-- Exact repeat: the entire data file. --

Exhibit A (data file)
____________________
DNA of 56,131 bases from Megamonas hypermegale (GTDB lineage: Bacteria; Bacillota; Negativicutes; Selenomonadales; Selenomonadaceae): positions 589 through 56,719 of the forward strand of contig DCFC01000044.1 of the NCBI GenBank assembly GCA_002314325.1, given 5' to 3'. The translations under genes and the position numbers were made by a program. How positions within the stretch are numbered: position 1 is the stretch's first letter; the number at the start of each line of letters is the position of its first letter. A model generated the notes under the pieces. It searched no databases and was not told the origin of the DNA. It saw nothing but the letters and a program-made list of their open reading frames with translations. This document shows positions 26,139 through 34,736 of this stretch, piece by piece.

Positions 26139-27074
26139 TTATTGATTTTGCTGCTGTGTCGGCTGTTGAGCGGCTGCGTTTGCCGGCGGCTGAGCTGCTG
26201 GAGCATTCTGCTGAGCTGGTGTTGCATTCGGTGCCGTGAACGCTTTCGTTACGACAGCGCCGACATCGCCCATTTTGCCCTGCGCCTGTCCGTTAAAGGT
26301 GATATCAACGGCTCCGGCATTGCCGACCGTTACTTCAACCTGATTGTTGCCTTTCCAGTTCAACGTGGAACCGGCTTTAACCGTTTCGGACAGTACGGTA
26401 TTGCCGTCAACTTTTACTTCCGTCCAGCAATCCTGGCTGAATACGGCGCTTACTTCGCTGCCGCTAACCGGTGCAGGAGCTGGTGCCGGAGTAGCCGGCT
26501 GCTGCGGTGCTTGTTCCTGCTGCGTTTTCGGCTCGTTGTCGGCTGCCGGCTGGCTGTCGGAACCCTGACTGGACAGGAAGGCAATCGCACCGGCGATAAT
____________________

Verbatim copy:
DNA of 56,131 bases from Megamonas hypermegale (GTDB lineage: Bacteria; Bacillota; Negativicutes; Selenomonadales; Selenomonadaceae): positions 589 through 56,719 of the forward strand of contig DCFC01000044.1 of the NCBI GenBank assembly GCA_002314325.1, given 5' to 3'. The translations under genes and the position numbers were made by a program. How positions within the stretch are numbered: position 1 is the stretch's first letter; the number at the start of each line of letters is the position of its first letter. A model generated the notes under the pieces. It searched no databases and was not told the origin of the DNA. It saw nothing but the letters and a program-made list of their open reading frames with translations. This document shows positions 26,139 through 34,736 of this stretch, piece by piece.

Positions 26139-27074
26139 TTATTGATTTTGCTGCTGTGTCGGCTGTTGAGCGGCTGCGTTTGCCGGCGGCTGAGCTGCTG
26201 GAGCATTCTGCTGAGCTGGTGTTGCATTCGGTGCCGTGAACGCTTTCGTTACGACAGCGCCGACATCGCCCATTTTGCCCTGCGCCTGTCCGTTAAAGGT
26301 GATATCAACGGCTCCGGCATTGCCGACCGTTACTTCAACCTGATTGTTGCCTTTCCAGTTCAACGTGGAACCGGCTTTAACCGTTTCGGACAGTACGGTA
26401 TTGCCGTCAACTTTTACTTCCGTCCAGCAATCCTGGCTGAATACGGCGCTTACTTCGCTGCCGCTAACCGGTGCAGGAGCTGGTGCCGGAGTAGCCGGCT
26501 GCTGCGGTGCTTGTTCCTGCTGCGTTTTCGGCTCGTTGTCGGCTGCCGGCTGGCTGTCGGAACCCTGACTGGACAGGAAGGCAATCGCACCGGCGATAAT